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    All good replies so far. I don't think there is any way around people's desire to drop off their purchases before going on to the next store, to which they will then want to drive. I would also caution very strongly against any kind of shuttle or trolley concept. Where I have seen these, they have universally been a failure. Give a good deal of thought to the in-fill uses. Restaurants are a good choice. Can you build in public uses? Parks and playgrounds can encourage people to walk more.
    Anyone want to adopt a dog?

  7. #7
    Cyburbian Emeritus Bear Up North's avatar
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    May 2003
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    Northwestern Ohio
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    A non-planner tells you how he would approach the above-described shopping areas:

    If, as Cardinal says, there are restaurants located in the space between the main shopping area and the big box.....YES, I would certainly look at parking my truck in front of the restaurant, going in the shopping direction desired (probably different directions for husband and wife) and meeting-up back at the restaurant to nightcap (so to speak) the shopping trip.

    If there would be transit.....I wouldn't use it for that short of a distance. If there would be a park in that space......I probably wouldn't walk through it to go from the main center to the box.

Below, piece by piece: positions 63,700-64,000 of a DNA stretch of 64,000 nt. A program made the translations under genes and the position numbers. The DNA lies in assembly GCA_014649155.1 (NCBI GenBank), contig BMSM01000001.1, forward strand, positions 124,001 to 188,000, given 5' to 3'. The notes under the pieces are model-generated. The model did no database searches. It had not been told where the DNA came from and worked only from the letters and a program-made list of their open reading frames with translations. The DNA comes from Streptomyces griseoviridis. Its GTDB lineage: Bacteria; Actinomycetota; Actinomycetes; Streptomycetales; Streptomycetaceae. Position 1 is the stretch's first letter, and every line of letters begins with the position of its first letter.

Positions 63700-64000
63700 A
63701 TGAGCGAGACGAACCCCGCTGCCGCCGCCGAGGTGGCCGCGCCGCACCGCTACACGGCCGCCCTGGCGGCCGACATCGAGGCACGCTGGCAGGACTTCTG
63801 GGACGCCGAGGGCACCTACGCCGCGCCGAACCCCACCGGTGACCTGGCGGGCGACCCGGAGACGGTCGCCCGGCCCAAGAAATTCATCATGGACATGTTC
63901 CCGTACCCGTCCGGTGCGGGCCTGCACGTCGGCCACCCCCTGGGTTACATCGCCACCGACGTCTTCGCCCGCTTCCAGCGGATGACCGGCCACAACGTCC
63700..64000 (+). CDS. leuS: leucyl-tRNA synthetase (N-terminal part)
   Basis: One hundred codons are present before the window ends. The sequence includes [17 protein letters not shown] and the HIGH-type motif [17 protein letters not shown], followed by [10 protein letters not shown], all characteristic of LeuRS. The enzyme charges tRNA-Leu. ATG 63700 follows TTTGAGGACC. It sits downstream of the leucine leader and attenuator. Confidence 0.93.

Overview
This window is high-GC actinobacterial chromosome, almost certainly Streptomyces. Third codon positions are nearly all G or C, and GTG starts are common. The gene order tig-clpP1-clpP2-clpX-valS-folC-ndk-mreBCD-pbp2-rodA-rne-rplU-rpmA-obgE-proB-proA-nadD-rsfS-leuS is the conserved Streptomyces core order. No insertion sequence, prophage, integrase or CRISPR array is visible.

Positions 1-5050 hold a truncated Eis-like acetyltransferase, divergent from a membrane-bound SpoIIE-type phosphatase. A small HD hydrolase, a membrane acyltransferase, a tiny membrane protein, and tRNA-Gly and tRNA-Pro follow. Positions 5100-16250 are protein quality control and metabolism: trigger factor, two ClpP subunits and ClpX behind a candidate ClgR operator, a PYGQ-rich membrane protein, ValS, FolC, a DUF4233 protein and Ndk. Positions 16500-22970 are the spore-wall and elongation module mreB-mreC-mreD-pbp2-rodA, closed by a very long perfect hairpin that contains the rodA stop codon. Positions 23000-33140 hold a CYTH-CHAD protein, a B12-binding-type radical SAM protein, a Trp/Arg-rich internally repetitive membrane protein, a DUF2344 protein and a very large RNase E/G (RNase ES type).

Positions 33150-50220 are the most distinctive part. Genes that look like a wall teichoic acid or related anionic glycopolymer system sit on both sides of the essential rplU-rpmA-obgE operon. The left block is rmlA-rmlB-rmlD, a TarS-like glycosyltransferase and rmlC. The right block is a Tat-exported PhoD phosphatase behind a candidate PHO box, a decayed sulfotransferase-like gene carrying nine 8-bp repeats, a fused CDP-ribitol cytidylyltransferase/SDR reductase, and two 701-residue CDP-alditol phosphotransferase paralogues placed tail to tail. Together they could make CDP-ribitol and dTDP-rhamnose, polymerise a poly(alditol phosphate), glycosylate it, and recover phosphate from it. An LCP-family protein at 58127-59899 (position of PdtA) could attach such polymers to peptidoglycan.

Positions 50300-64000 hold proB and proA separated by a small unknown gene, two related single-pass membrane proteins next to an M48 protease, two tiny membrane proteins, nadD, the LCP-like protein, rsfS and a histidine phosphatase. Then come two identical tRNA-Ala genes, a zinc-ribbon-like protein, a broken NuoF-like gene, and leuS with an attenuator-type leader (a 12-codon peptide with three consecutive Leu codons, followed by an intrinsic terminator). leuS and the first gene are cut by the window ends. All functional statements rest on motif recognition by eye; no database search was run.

To avoid Toledo crowds, Katie and I shop in little Adrian, Michigan.....about twenty (20) miles north of our home. Picture this order, from west to east: Adrian Mall, parking lot, feeder street, Tecumseh Bank, parking lot, feeder street, Meijer's superstore, parking lot, feeder street, Lowe's. Across the street from Lowe's is the super Walmart.

    Even in the nicest weather I have NEVER seen a pedestrian going across those feeder streets. We all drive, even if it is only half a block.

    Bear
    Occupy Cyburbia!

  8. #8

    Registered
    Jan 2005
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    Pennsylvania, USA
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    15

    Regional Center

    Malls still have some advantages to shopping downtown and also shopping at Big Box Retailers. The biggest is the fact that you can park in one place and attend several stores and it's all indoors.
    To open the center up to pedestrians...I would think abut consolidating some of the parking into a garage. Adding outdoor shopping between the mall and the perimeter roads. Seeking help from the city transit to offer a "shopping trolley" to circle the mall and link it to the Big Box Retailers.
    I also would strongly suggest adding a PARK !!! It's true...studies show that shoppers prefer a place that offers recreation for children. Maybe even the foodcourt could open-up to an outside eating area.